Resisting and Hiding From Knowledge and Truth

At first I thought I could write every question I had about Mormonism in this blog, but now I realize that there are so many questions that I would become buried alive under the load. So instead, I will just  bring up questions as the come up in my daily life. Most of the unanswered questions about Mormonism can be found at http://www.mormonthink.com/ . If you read the whole website you will have a good idea of the difficulties one would have to reconcile to continue to believe in the LDS church.  However, it is not comprehensive and so I recently purchased the following books to learn more:

Mormon Enigma: Emma Hale Smith

An Insider’s View of Mormon Origins

In Sacred Loneliness: The Plural Wives of Joseph Smith

No Man Knows My History: The Life of Joseph Smith

Studies of the Book of Mormon

Standing For Something More: The Excommunication of Lyndon Lamborn

David O. McKay and the Rise of Modern Mormonism

View of the Hebrews 1825

One Nation Under Gods: A History of the Mormon Church

Joseph Smith: Rough Stone Rolling

You may wonder why I didn’t purchase any early Mormon history books distributed by the church. The reason is because I  have already read them all throughout my lifetime membership in the church. I have heard all the stories and I know the church’s viewpoint pretty well. I wanted to study the subject in depth from books written by historians and these books seemed to be a good overview. As I started reading; however, I quickly discovered that instead of answering questions, more questions were brought to the surface.

I have tried to discuss these things with my husband and he gets very defensive.  He has started to read a little bit from my books, but he says they make him feel bad. I said that “Of course they do, because its like finding out there is no Santa Clause. Your whole identity is being messed with.” He said it was like finding out that your child is on drugs- it is a deep, sinking feeling that destroys your whole world view.  He doesn’t like that, especially because Mormonism seemed to be working fine for him. He is also concerned that it discounts his spiritual experiences. I don’t think it does though. I think that God is forgiving of our ignorance and gives spiritual experiences to all those who are trying to seek Him and his spirit.  

The question is why would you feel so bad when learning the truth and feel so good when learning a lie? Perhaps it is because truth is hard. The fairy tale is always more beautiful, inspiring and sunny than real life. The hero always rushes in at the right time. Everything is glossy and smooth. People survive on imagination and stories. As I said before, illusions can be healthy to a point, but overall the truth needs to come out.

I have a friend that owns the Book: Joseph Smith: Rough Stone Rolling but she refuses to read it. Her husband read it and told her not to, so she won’t. Similarly my husband won’t seek out information on the early Mormon church history. He doesn’t want to know.

 But for me, hiding from knowledge and truth when you know it is out there is simply not acceptable.

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4 Responses to Resisting and Hiding From Knowledge and Truth

  1. BOMC says:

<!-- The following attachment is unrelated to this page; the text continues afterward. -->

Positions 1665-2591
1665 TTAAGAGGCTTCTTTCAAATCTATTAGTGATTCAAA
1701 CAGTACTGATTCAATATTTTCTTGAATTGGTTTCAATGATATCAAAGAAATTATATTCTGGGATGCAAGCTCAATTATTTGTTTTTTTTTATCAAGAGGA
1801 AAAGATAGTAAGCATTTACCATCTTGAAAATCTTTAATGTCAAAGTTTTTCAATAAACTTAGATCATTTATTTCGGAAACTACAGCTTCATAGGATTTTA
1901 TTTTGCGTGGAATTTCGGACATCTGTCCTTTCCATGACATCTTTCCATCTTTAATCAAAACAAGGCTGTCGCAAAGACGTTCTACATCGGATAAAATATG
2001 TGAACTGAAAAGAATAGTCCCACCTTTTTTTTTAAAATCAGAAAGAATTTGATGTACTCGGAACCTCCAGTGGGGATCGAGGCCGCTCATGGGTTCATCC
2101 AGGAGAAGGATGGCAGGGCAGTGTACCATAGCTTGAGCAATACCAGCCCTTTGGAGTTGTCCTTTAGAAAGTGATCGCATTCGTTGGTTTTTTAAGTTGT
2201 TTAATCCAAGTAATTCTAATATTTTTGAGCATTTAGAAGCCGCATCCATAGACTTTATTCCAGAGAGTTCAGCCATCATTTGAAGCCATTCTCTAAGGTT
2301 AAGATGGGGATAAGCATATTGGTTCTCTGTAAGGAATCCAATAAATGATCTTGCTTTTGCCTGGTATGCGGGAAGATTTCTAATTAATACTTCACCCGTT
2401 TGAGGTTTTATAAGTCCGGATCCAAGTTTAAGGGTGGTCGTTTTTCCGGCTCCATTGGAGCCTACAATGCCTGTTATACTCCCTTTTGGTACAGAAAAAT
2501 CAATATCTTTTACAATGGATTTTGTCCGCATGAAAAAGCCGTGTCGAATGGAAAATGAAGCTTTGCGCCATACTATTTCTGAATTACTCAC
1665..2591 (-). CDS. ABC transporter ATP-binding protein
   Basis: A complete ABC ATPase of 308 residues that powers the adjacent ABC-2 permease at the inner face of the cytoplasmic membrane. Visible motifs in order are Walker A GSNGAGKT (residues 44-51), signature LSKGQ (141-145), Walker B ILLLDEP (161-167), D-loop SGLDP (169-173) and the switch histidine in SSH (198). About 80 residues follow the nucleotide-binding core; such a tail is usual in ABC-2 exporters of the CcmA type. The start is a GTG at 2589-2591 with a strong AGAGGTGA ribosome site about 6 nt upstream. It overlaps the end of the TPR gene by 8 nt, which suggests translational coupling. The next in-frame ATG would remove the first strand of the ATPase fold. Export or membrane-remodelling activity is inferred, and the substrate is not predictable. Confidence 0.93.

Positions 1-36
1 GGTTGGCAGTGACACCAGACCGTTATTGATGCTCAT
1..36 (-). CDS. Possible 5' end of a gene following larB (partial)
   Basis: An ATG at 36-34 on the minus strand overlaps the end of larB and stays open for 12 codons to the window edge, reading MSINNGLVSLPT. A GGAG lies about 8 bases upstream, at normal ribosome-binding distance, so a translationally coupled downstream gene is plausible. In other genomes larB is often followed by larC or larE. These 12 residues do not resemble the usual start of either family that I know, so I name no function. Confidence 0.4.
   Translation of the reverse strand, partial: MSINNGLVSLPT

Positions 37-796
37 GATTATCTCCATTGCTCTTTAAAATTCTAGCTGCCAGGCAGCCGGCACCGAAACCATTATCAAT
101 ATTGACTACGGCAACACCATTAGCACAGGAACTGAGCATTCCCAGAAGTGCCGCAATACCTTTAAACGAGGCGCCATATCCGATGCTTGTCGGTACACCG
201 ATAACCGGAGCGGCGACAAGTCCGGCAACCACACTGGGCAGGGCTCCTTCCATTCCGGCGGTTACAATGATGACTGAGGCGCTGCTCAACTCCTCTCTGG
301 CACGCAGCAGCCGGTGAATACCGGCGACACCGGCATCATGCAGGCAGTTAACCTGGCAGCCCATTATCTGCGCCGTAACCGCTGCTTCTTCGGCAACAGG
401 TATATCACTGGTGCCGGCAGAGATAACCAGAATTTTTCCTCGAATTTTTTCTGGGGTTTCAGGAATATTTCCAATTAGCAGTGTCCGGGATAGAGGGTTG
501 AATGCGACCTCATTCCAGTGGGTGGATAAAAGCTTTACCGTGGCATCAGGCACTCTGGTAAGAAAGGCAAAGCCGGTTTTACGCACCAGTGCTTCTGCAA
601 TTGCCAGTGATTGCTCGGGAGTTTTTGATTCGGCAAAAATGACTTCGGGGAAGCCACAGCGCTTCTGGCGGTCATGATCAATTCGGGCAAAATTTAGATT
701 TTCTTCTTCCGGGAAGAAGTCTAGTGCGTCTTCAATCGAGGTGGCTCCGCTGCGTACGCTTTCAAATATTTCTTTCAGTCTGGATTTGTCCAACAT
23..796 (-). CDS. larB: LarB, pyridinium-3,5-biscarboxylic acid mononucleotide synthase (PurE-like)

Will compare the church with the Book of Mormon?

  2. AdamF says:

    My parents, who are both currently serving a temple mission, have both read Rough Stone Rolling, and they loved it. I read it (it took a while, it’s kinda thick) and really enjoyed it. I have many friends and family members who have read and embraced it. It’s sold at DESERET BOOK for crying out loud. To validate your experience, however, I have run across a few who have not wanted to read it, but I think this is the minority. My wife is currently reading JS’s bio by his Mother, which is a must-read that I think most members probably haven’t even read, as crazy as that is.

    Anyway, I have not read the entire list you gave, but I have read the McKay book (again, my Dad gave me that one), and I have Mormon Enigma, In Sacred Loneliness, and No Man Knows My History on my bookshelf at home. So many books, so little time. 🙂

  3. BOMC says:

    Unless he (Joseph) is measured by the Bible or the Book of Mormon, the errors that should matter, viz., child baptism, alleged monopoly on the Holy Spirit, church, and authority will be obscured.

    Whoso shall declare more or less than this (Book of Mormon) and establish it for my doctrine, the same cometh of evil…and the gates of hell stand open to receive such. (3 Nephi 11:40)

    If you ever testified to the truthfulness of the Book of Mormon, you will be held by whether you followed it. Something to think about.

  4. Shannon says:

    I was born into the LDS religion. My family is very strong in the church. I haven’t enjoyed it since I graduated high school. I took my kids to church in fear of judgment in the afterlife. I married outside of the temple and my husband is not LDS so church was more like hearing how I wasn’t blessed. I have no idea why I stayed so long. It was time to baptize my oldest when the church told the world about Joseph Smith marrying a teenager. So I put my fears of “anti-Mormons” aside and started to search. I felt howyou described so lost. It was the worst feeling not having a belief anymore. I told my husband, he was happy of course. But my family is not. I felt so guilty I almost went back. But then I read what pulled me away and I will never go back. I am finally starting to understand Christianity and realize there are other churches that are non denominational, that are what I have been wanting all my life. It is hard to be around my family though because that is what their life is centered on.

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